Sworn in, by heaven! sworn in in a drunken fit, to wake and find himself no_nly an Apache, but to have his vanity tickled, his empty head turned, and hi_ove of being thought a regular ladies' man pampered to the full by being tol_hat he is in reality the _king_ of the Apaches, and that hundreds an_undreds of just such jolly fellows and girls as he sees about him are willin_nd eager to do the little worm homage and to be ruled by him as though h_ere actually royal.
It is an old, old game of yours, that, isn't it, Margot? So you have caugh_any a fool in your day, wiser fools than this one, and sillier, too, in thei_ay, but none of them ever held his kingship beyond the space of a month; non_t all but that bolder rascal, the Vanishing Cracksman.
And this little maggot of a Harry Raynor is the latest dupe, eh? Hooked in _runken moment, the silly gudgeon, hooked that you may get at St. Ulme_nd—get even—with the chap called De Louvisan. It must have been a shock whe_ou found what a cowardly cur the fellow is at heart. Still there must be a_ccomplice, and there must be a strong incentive to command the services o_his one.
How did you work it, then? How get him to assist in that thing, if he di_ssist? How lead him up to this abominable act regarding his own father? Yes!
To be sure, to be sure. Help you and your crew to St. Ulmer's money and you'_elp him to _his_ : to be rid of a father who kept him upon a short allowance,
who disapproved of all the things and all the people he cared for, and wh_reated him as though he were a little foolish boy instead of a great, noble,
splendid man, who ought to be free to live like the king he was.
Oh, it would be easy: just the mere turning of suspicion after the other thin_as done. A letter would do that—a forged letter—and that would be prepare_or him nicely. Oh, no, no! of course he wouldn't be hanged. Means would b_rovided to prevent that. He would be so deeply compromised, however, tha_here would be no possibility of his escaping but by death, and the means o_ringing that about would be conveniently supplied him. A swift but painles_oison; or, perhaps, a bottle of ether—something of the sort. No pain, n_uffering, all over in a minute or two; then "darling Harry" would come int_verything, and the clever little forged letter would explain everything away.
Would it? Cleek's jaws clamped together as the thought came, Would it, indeed?
Well, _he'd_ see that it wouldn't, then! If any one was to suffer it should b_he guilty, not the innocent; they should never pull that game off to the en_f time.
The forged letter, eh? Ah, be sure that Harry Raynor would take means t_reserve it and to have it handy against the time of need. And be sure, too,
that Margot would instruct him with the utmost carefulness just how to ac_ith regard to it, and just where to keep it in order to make everythin_ppear natural and in accordance with what he was to tell to his friend, Mr.
Barch, in order to set the ball rolling. Claimed to have received it thi_fternoon, didn't he? So, of course, it would be in the pocket of the coat h_ad worn at the time. Had to change into evening clothes for dinner, and wa_n evening clothes still. So, of course——
The thought had no more than shaped itself in Cleek's mind before he put i_nto action. As swiftly and as soundlessly as he had left the house he no_eturned to it. But whereas he had gone out unsuspected and unseen, it no_ecame manifest that he was not to be permitted to enjoy the same privilege i_eturning, for as he stepped into the hall he came face to face with Hawkin_dvancing from the direction of the servants' staircase.
"Out for another ramble in quest of a new plot you see, Hawkins," he sai_ayly as he entered. "The woes of the novelist are many when plots com_lowly. Where's Mr. Harry—upstairs or in the drawing-room with the ladies?"
"Neither, Mr. Barch, sir. Still sitting in the dining-room. Just on my wa_here with a message. Shall I say that you will rejoin him there, sir?"
"No, not at present, thanks. Just going upstairs to change my shoes—the gras_s very damp. By the way, Hawkins, do you happen to know what time Mr. Harr_ot home last night? Your mistress was asking Miss Lorne earlier in th_vening, and as he was with me until ten I shouldn't like to contradic_nything he may have said, _you_ know, should she conclude to ask _me_. Kno_hen he got back?"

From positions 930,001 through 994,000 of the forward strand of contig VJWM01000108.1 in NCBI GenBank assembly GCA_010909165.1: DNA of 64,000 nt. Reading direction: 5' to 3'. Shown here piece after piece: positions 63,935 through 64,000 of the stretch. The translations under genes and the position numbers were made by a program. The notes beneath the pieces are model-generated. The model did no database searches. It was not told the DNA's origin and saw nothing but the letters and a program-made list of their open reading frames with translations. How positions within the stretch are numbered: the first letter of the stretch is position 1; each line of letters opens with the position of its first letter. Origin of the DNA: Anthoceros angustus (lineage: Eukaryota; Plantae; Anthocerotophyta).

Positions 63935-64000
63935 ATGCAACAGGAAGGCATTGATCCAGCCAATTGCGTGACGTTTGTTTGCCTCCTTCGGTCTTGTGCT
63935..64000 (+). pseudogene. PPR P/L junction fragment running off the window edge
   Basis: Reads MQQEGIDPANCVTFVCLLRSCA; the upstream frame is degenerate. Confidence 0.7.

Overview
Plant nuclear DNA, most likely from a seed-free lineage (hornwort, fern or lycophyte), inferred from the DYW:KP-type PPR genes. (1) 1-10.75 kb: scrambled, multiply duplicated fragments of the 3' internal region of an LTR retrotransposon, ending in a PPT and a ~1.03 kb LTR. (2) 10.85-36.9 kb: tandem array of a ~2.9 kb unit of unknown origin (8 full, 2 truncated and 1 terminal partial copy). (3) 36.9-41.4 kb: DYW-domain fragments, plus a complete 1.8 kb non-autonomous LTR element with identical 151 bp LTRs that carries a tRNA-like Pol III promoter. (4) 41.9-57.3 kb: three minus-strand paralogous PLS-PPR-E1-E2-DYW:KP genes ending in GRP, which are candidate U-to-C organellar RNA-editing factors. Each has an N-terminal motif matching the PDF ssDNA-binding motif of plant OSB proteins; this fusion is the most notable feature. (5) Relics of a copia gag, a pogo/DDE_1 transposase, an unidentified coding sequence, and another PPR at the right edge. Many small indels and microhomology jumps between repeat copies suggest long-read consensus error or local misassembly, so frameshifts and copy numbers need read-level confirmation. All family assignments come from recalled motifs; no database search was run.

"No, sir, that I don't. All I can tell you is that he wasn't home at half-pas_welve when I went to bed."
Cleek made a mental tally. Wasn't home at half-past twelve; and it was a_alf-past eleven, according to Mr. Narkom, that the limousine arrived at th_ead of Mulberry Lane and the first cry of murder was heard.
"Oh, all right," he said. "Don't worry him by mentioning that I asked. See hi_yself when I come down." Cleek then passed by and went up the stairs tw_teps at a time.
He did not stop at the second floor, however, but went up still anothe_light, and then, stopping a moment to look about to see if anybody wa_atching and to lean over the bannisters and listen if anybody was following,
went fleetly to Harry Raynor's den, passed in, and shut the door behind him.
The place was quite black, but a touch of the electric button flooded it wit_ight, and showed him at once what he had come to seek. On a chair close t_he open bedroom door lay the clothes which young Raynor had worn thi_fternoon, neatly folded, just as Hamer had placed them after brushing an_ressing, in case the young man should, by any chance, elect to wear the sam_uit to-morrow.
Cleek moved rapidly to the chair, partly unfolded the coat and slipped hi_and into the inside breast pocket. A letter was there— _the_ letter, as h_earned when he drew it out and opened it—typewritten by what was clearly th_and of a novice, and setting forth just such a message as young Raynor ha_tated.
"A bad move, Margot, and a little less carefully done than I should hav_hought _you_ would have countenanced, knowing how clever and cunning yo_re," was his mental comment as he read the thing. Then carefully refoldin_t, he slipped it into his own pocket, snicked off the light, and left th_oom.
In the lower passage he encountered Hamer.
"Begging pardon, Mr. Barch," the footman said, "but I was just going up to se_ou, sir. Hawkins tells me that you were anxious to know at what hour Mr.
Harry returned home last night, and it happens that I know."
"Do you?" said Cleek. "That's jolly. At what hour did he return last night,
"He didn't return last night at all, sir. It was four this morning and da_ust beginning to break, sir, when I heard a noise, and getting up, looked ou_f my window, and there he was, a-coming up the drive very cautious-like an_cting as though he didn't want to be seen, as no doubt he didn't, sir,
considering that master and mistress didn't know he was out at all."
"Didn't know he was out? How do you know that?"
"Because, sir, he said he was going to sit up and write letters when th_aster gave the order for Johnston to lock up after Lady Katharine and Mis_orne returned from Clavering Close; and Mr. Harry he gave me a half a crow_o see that the door wasn't bolted before I went to bed, as he intended t_lip out and visit a friend. Of course I wouldn't have said anything about i_o anybody, sir, if Hawkins hadn't told me that you said he was with you,
which, of course, means that you were the friend he was going to see, and not,